ethnologicaladjectiveuk /ˌeθ.nəˈlɒdʒ.ɪ.kəl/ us /ˌeθ.noʊˈlɑː.dʒɪ.kəl/ also ethnologic, uk /-ˈlɒdʒ.ɪk/ us /-ˈlɑː.dʒɪk/
adverb uk /ˌeθ.nəˈlɒdʒ.ɪ.kəl.i/ us /ˌeθ.noʊˈlɑː.dʒɪ.kəl.i/
Examples from literature
- Ethnological studies have shown in an interesting way the social origin of the moral judgment.
- Hence, the presence of either of them in one dialect has been considered as evidence of a wide ethnological difference.
- There are many directions in which one might approach so immense a topic, presenting, as it does, all manner of problems, historical, ethnological, linguistic, scientific, political, economic, and strategic.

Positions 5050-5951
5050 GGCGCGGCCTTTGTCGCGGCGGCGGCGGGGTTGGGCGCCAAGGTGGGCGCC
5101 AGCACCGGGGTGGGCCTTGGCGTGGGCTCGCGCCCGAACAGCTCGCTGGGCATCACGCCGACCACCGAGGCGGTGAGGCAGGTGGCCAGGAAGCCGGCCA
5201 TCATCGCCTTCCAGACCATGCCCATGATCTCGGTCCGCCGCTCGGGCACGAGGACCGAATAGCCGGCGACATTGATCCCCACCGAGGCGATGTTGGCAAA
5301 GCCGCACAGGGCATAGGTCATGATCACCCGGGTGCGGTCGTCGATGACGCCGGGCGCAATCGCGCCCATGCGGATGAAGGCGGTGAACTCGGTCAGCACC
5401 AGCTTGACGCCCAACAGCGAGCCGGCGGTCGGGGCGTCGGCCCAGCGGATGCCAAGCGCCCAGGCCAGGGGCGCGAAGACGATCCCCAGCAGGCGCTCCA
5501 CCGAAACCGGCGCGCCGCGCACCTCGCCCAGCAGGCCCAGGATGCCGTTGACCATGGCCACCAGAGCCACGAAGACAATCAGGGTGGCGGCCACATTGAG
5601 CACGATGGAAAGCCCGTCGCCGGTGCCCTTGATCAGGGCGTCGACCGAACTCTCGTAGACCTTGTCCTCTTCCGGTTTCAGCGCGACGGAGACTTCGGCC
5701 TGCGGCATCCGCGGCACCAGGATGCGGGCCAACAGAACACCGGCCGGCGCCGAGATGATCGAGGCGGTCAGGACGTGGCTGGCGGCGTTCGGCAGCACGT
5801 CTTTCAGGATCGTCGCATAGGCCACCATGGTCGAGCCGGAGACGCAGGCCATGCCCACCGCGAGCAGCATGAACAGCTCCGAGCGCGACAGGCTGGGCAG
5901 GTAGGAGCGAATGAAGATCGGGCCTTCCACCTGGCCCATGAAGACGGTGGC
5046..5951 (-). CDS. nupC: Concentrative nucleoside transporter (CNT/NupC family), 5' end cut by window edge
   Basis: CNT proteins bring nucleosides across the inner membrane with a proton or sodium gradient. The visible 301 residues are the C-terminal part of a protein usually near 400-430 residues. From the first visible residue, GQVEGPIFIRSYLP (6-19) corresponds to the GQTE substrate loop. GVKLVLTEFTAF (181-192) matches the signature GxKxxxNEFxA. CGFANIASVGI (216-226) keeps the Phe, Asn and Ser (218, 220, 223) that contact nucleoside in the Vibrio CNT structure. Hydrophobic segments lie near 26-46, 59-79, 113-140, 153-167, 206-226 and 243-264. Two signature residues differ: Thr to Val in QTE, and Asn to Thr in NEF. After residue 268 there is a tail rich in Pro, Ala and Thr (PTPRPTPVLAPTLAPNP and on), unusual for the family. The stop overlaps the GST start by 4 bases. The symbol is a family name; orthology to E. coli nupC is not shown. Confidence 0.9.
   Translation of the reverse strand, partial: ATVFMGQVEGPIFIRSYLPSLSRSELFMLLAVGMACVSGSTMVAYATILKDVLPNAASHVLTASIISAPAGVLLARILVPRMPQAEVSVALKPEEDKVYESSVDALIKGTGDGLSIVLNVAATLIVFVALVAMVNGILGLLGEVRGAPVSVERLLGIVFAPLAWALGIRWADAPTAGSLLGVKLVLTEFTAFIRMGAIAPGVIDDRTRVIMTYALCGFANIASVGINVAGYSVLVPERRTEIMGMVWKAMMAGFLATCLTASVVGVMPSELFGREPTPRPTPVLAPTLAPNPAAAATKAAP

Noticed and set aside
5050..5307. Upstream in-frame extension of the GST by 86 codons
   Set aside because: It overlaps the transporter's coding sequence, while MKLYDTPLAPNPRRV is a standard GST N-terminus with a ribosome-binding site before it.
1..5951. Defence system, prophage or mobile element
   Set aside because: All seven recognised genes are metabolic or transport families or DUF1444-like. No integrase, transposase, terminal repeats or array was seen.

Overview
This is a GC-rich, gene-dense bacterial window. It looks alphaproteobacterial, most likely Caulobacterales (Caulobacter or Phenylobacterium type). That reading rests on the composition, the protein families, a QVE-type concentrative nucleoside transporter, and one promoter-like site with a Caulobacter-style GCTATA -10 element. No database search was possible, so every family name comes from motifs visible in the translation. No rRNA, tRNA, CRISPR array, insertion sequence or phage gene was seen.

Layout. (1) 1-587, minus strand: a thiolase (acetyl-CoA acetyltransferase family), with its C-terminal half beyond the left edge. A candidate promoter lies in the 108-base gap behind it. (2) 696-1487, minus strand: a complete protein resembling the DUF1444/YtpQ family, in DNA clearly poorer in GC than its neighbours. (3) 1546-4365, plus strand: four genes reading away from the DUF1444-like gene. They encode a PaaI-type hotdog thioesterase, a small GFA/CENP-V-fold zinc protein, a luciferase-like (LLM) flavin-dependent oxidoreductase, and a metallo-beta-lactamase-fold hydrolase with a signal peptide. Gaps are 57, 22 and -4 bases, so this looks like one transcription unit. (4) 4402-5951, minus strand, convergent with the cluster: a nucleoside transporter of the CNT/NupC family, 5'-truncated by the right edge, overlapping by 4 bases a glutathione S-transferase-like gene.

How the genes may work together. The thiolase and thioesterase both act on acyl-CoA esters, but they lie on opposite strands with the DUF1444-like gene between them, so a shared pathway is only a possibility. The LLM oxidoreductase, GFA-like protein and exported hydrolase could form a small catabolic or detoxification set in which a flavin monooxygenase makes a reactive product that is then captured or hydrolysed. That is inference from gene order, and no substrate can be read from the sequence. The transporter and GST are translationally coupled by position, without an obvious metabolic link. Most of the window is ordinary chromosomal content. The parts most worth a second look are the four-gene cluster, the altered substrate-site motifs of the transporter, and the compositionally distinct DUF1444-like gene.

- To establish such a system in Europe will no doubt be difficult, for here we have to deal with an immense complication of prejudices, intensified by linguistic and ethnological differences.
- We took but little notice of the natives, as obtaining water was of greater interest at that moment than the prosecution of ethnological studies.